Place:Wiveliscombe, Somerset, England

Alt namesWilscombesource: Family History Library Catalog
Maundownsource: hamlet in parish
TypeAncient parish, Civil parish, Urban district
Coordinates51.05°N 3.317°W
Located inSomerset, England
See alsoKingsbury Hundred, Somerset, Englandhundred in which it was located
Wellington Rural, Somerset, Englandrural district 1933-1974
Taunton Deane District, Somerset, Englanddistrict municipality covering the area 1974-2019
Somerset West and Taunton District, Somerset, Englanddistrict municipality covering the area since 2019
the text in this section is based on an article in Wikipedia.

Wiveliscombe (#18 on map) is a civil parish and a small town in Somerset, England, situated 9 miles (14 km) west of Taunton. The town has a population of 2,893 as measured in the UK census of 2011. The parish includes the nearby hamlet of Maundown.

Between 1894 and 1933 Wiveliscombe was classified as an urban district. Because of its size it was demoted to being a member of Wellington Rural District from 1933 until 1974.

Wiveliscombe is a former borough, market and cloth making town, 5 miles (8 km) from the border between Devon and Somerset. It is situated at the foot of the Brendon Hills and acts as a gateway to Exmoor. At an altitude of 126 m (413 ft) Wiveliscombe is the highest town in Somerset.

The town used to have a station on the Devon and Somerset Railway which closed in 1966. Clatworthy Reservoir is nearby.

Image:Wellington Rural 1900 small.png


Wiveliscombe was a parish in the Kingsbury Hundred, one of the hundreds or early subdivisions of the county of Somerset. From 1894 until 1974 it was part of the Wellington Rural District.

In 1974, under the Local Government Act 1972, all urban and rural districts across England were abolished and counties were reorganized into metropolitan and non-metropolitan districts. Wiveliscombe joined the non-metropolitan West Somerset District in 1974.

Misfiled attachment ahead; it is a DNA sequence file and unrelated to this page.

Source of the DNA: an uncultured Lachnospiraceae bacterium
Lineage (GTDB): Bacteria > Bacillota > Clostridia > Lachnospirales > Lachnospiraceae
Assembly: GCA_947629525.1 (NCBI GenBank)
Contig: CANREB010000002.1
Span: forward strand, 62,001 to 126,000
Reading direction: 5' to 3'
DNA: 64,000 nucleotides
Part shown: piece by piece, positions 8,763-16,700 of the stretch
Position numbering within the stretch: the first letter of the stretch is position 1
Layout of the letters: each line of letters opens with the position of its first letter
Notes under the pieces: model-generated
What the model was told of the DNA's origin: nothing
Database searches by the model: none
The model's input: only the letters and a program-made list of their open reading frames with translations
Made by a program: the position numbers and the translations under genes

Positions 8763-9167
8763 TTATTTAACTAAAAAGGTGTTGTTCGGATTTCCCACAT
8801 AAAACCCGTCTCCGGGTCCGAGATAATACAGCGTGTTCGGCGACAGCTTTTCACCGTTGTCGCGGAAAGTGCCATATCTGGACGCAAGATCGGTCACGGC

In May 2019, the districts of West Somerset and Taunton Deane merged into a single district named the Somerset West and Taunton District. The new district is not a unitary authority, and has not taken any county level functions from Somerset County Council. West Somerset covered a largely rural area, with a population of 35,300 in an area of 740 square kilometres (290 sq mi) and is the least populous non-unitary district in England. Taunton Deane's population was over 100,000, but it was still not considered a large enough district to be kept on its own.

Research Tips

  • GENUKI page on Wiveliscombe.
  • The Victoria History of the Counties of England – History of the County of Somerset, produced by The Institute of Historical Research, is not available for this part of Kingsbury Hundred.
  • The Somerset Heritage Centre (incorporating what was formerly the Somerset Record Office and the Somerset Local Studies Library) can be found at its new location at Langford Mead in Taunton. It has an online search facility leading to pages of interest, including maps from the First and Second Ordnance Survey (select "Maps and Postcards" from the list at the left, then enter the parish in the search box).
    The Heritage Centre has an email address:
  • Three maps on the A Vision of Britain through Time website illustrate the changes in political boundaries over the period 1830-1945. All have expanding scales and on the second and third this facility is sufficient that individual parishes can be inspected.
  • Somerset Hundreds as drawn in 1832. This map was prepared before The Great Reform Act of that year. Note the polling places and representation of the various parts of the county.
  • Somerset in 1900, an Ordnance Survey map showing rural districts, the boundaries of the larger towns, the smaller civil parishes of the time, and some hamlets and villages in each parish
  • Somerset in 1943, an Ordnance Survey map showing the rural districts after the changes to their structure in the 1930s
This page uses content from the English Wikipedia. The original content was at Wiveliscombe. The list of authors can be seen in the page history. As with WeRelate, the content of Wikipedia is available under the Creative Commons Attribution/Share-Alike License.